Wednesday, February 16, 2011

Letters Home: "I wouldn't know because I wasn't no family man"

A 1949 Ford
February 16, 1953

Dear Mom, Dad and all,

I guess I haven't wrote for about a week so I will tonight. I've been driving my jeep about 100 miles a day. Mostly handling Brass between here and the other post (Hanau Sub-post). I had to take the First Sergeant to a town near here to look at a house. His wife is coming over next month. He asked me what I thought of the place he picked out and I told him I wouldn't know because I wasn't no family man. [1]

It's been kind of cold here but we haven't no snow. I asked a German how much longer it would be cold and he said about a month. I won't mind it so bad over here after it warms up.

I don't know what to tell dad about trading for a 49 Ford. They had weak frames and you couldn't keep the front wheels in line. They corrected it in 50. I know the Mercury is about wore out and should be traded off. It's up to him if he thinks it's a good deal to go ahead and trade. The Ford shouldn't cost over $950.00.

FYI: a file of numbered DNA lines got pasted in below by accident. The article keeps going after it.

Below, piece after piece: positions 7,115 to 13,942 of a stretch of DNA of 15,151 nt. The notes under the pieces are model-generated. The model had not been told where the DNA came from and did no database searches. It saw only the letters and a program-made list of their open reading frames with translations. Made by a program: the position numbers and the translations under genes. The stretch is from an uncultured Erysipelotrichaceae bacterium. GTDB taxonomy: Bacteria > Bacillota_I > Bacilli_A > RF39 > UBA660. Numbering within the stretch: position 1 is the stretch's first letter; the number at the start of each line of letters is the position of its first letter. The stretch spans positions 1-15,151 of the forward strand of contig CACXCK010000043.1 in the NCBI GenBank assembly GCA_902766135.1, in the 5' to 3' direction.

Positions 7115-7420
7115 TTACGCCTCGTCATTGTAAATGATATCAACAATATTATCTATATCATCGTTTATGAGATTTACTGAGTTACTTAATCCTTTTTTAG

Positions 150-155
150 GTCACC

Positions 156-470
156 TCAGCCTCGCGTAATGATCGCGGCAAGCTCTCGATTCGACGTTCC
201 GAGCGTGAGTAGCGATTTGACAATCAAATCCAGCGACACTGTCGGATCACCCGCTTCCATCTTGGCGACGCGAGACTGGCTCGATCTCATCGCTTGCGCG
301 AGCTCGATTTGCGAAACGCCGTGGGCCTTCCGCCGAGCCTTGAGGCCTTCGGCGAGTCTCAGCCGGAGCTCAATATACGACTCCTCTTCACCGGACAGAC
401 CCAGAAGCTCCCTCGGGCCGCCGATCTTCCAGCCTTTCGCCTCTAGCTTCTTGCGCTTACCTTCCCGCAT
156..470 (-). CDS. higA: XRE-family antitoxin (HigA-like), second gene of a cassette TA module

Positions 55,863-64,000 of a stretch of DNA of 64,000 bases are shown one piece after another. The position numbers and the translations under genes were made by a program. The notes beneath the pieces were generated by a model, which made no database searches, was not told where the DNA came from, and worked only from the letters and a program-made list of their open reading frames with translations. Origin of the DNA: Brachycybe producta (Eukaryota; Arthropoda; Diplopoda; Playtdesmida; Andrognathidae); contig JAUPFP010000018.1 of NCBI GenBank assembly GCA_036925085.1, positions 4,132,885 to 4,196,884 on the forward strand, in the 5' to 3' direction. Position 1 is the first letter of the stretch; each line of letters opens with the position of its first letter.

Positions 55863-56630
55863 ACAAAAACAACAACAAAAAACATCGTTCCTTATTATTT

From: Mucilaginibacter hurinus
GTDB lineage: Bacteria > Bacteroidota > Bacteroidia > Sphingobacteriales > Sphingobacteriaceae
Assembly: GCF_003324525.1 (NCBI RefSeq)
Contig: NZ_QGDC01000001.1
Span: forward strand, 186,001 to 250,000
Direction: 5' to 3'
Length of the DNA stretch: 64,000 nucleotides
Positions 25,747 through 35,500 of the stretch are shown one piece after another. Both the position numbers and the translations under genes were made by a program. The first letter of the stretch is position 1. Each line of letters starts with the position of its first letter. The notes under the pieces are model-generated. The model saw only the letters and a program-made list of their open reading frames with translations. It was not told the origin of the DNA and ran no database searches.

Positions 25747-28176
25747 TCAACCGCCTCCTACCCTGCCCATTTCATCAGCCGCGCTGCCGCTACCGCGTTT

I guess I will have to sign off now.

Love, V.

p.s. not much news this time.

[1] Little did my father know that just two years later he'd meet and become engaged to my mother. Two years later my brother was born and then me three years later. Love does mysterious things.


  1. You never know what's around the corner. Life offers that, and good or bad, some change mixes things up and provides for the spice that makes it worth living.

  2. True. But one thing these letters have done for me (putting myself into the chronology) is to compress the 1950's into a more continuous time scale. Before, it was more like: the 1950s happened, and that was no less distant than the 1940s.

  3. The letters provide context and we all need context in our lives to make sense of the present.